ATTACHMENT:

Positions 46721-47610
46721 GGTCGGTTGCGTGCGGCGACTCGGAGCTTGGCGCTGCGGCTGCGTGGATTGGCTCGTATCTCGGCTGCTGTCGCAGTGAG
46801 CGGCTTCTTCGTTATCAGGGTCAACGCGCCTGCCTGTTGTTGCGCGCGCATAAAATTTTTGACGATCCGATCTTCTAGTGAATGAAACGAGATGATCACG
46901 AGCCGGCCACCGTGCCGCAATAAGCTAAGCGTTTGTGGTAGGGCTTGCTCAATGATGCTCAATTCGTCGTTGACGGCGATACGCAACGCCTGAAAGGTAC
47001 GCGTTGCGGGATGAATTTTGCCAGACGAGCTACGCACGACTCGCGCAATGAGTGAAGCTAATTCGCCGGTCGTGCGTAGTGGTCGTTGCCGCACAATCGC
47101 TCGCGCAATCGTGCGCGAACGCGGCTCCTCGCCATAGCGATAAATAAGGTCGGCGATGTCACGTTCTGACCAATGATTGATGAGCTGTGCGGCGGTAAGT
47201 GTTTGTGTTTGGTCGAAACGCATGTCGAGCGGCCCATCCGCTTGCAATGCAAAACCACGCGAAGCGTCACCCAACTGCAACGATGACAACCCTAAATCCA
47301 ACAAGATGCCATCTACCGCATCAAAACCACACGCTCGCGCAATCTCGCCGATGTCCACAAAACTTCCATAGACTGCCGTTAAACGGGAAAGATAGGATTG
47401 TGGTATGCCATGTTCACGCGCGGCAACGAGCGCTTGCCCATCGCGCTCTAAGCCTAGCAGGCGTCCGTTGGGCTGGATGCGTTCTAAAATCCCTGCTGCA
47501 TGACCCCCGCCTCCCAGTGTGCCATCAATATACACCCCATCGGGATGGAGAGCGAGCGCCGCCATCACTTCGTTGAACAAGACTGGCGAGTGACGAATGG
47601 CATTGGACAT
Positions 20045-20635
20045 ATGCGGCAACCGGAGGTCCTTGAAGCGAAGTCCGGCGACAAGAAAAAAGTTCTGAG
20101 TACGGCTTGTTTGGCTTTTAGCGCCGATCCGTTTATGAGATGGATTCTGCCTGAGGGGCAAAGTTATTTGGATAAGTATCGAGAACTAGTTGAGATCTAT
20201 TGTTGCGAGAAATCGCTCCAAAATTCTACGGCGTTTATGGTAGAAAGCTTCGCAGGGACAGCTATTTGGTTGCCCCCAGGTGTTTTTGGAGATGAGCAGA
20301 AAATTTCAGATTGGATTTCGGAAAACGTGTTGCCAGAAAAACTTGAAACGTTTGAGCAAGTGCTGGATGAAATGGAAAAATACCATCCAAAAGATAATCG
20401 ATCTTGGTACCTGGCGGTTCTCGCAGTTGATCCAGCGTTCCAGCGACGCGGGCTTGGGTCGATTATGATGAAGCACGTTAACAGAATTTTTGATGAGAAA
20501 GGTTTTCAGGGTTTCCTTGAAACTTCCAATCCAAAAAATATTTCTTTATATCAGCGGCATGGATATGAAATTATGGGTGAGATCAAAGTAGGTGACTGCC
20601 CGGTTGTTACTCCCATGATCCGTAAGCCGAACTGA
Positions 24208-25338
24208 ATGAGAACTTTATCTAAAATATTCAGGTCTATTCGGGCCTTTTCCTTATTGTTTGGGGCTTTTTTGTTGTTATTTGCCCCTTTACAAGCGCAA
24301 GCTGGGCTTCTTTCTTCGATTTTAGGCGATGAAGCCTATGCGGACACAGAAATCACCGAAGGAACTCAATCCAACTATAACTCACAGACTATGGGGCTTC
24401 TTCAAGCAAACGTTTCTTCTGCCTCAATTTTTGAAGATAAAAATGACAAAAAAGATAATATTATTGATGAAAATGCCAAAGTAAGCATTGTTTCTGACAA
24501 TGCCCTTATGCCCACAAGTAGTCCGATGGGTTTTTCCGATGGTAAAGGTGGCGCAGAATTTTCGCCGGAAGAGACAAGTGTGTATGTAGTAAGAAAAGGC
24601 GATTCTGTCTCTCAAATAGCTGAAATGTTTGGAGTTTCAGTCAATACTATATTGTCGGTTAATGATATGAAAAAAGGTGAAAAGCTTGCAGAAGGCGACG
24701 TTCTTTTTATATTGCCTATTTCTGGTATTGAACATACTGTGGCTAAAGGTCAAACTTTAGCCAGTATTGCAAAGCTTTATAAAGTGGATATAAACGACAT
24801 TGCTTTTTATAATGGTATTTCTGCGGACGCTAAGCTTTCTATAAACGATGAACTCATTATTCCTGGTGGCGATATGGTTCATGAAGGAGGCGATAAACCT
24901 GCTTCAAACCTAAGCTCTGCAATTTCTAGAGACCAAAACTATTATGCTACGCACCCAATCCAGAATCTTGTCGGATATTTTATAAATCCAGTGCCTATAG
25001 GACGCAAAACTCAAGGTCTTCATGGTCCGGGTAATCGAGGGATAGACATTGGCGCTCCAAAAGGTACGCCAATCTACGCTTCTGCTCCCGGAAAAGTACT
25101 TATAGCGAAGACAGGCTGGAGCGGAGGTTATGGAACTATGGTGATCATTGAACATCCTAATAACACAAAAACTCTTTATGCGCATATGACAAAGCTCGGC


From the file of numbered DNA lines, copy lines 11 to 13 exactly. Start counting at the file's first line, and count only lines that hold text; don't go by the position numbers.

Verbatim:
47601 CATTGGACAT
Positions 20045-20635
20045 ATGCGGCAACCGGAGGTCCTTGAAGCGAAGTCCGGCGACAAGAAAAAAGTTCTGAG